On the occasion of the birthday of computing pioneer Ada Lovelace, Kat Orman of BBC Radio Oxford interviewed another inspiration to young women seeking to enter the computing profession: Irene Dixon. She was one of the Colossus operators who, at Bletchley Park, helped to break enemy cyphers during World War II.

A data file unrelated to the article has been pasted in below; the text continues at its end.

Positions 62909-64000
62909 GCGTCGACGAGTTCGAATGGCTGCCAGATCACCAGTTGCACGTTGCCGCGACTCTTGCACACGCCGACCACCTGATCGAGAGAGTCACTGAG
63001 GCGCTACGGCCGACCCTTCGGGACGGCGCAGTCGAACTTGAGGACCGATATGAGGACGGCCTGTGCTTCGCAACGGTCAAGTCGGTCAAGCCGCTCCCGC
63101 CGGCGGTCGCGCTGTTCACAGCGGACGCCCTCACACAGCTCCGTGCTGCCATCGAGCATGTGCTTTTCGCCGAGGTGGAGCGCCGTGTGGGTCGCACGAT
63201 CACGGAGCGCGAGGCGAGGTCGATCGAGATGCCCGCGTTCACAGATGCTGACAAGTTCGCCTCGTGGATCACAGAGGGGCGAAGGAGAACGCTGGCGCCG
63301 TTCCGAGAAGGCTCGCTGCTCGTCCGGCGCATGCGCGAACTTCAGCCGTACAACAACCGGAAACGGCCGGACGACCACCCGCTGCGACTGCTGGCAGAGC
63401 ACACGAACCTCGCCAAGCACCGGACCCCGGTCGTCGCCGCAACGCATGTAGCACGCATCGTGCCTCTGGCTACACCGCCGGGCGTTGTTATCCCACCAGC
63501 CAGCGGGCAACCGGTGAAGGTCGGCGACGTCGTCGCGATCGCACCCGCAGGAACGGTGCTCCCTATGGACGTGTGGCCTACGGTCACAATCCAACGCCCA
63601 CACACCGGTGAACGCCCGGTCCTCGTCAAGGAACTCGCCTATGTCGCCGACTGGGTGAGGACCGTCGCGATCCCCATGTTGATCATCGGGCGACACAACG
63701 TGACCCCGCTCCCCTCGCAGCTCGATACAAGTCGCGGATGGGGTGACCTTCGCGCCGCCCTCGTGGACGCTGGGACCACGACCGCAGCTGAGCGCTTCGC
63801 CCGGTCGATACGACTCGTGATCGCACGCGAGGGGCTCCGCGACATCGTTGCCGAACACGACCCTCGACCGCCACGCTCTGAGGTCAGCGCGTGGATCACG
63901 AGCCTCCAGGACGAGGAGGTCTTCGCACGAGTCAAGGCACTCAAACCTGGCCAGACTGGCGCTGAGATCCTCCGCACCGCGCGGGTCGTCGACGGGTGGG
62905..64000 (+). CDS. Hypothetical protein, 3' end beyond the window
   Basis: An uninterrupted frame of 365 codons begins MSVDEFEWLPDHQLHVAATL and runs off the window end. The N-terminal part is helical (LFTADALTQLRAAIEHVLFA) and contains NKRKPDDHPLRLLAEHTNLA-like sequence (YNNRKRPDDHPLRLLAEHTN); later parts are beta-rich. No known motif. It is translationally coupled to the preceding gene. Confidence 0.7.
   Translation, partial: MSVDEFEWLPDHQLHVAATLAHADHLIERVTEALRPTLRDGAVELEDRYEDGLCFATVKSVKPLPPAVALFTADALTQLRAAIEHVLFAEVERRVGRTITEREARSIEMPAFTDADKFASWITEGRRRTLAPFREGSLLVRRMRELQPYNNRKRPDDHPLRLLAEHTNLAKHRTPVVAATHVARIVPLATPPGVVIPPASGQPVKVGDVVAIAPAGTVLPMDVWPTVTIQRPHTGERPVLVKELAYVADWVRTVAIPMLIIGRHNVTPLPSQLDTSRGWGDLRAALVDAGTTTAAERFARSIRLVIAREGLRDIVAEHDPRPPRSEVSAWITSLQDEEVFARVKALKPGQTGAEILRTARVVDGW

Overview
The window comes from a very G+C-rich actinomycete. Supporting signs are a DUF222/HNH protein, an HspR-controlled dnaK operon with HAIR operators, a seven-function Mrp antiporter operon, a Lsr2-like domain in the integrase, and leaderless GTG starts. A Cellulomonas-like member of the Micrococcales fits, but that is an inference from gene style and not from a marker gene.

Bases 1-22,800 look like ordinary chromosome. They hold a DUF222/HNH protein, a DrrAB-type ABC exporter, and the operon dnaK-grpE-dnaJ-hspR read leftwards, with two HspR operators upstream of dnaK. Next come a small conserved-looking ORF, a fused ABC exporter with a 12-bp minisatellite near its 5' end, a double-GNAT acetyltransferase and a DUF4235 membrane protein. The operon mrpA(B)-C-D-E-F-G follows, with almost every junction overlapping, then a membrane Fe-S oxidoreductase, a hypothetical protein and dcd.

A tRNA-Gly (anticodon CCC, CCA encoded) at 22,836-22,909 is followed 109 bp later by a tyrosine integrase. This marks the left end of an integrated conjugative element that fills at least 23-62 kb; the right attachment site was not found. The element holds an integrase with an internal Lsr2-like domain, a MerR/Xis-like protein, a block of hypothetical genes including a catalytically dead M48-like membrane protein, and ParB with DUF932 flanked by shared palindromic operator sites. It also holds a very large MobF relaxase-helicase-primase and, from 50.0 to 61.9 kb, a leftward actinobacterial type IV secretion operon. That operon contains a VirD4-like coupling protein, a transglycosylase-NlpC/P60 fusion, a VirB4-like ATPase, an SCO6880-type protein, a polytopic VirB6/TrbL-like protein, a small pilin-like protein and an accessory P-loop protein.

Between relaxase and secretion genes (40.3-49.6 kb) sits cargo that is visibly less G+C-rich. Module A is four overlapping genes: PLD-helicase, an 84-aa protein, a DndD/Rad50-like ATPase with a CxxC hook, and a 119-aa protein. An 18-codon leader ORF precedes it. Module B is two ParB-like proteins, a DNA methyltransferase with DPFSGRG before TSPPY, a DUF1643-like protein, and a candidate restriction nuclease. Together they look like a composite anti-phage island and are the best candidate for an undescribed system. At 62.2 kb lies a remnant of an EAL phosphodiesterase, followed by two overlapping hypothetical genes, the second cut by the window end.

In this well-researched interview, Irene speaks about her work, and many of her colleagues including mathematician Max Newman, and Tommy Flowers who enabled the construction of a reliable Colossus. She also recalls the secrecy of the operation for, after the war, her husband’s contribution was publicly acknowledged, but hers was not. During the division of Europe, it became clear that the German cypher equipment had been copied by members of the Warsaw Pact, and so Bletchley Park’s secrets could not be revealed for many decades.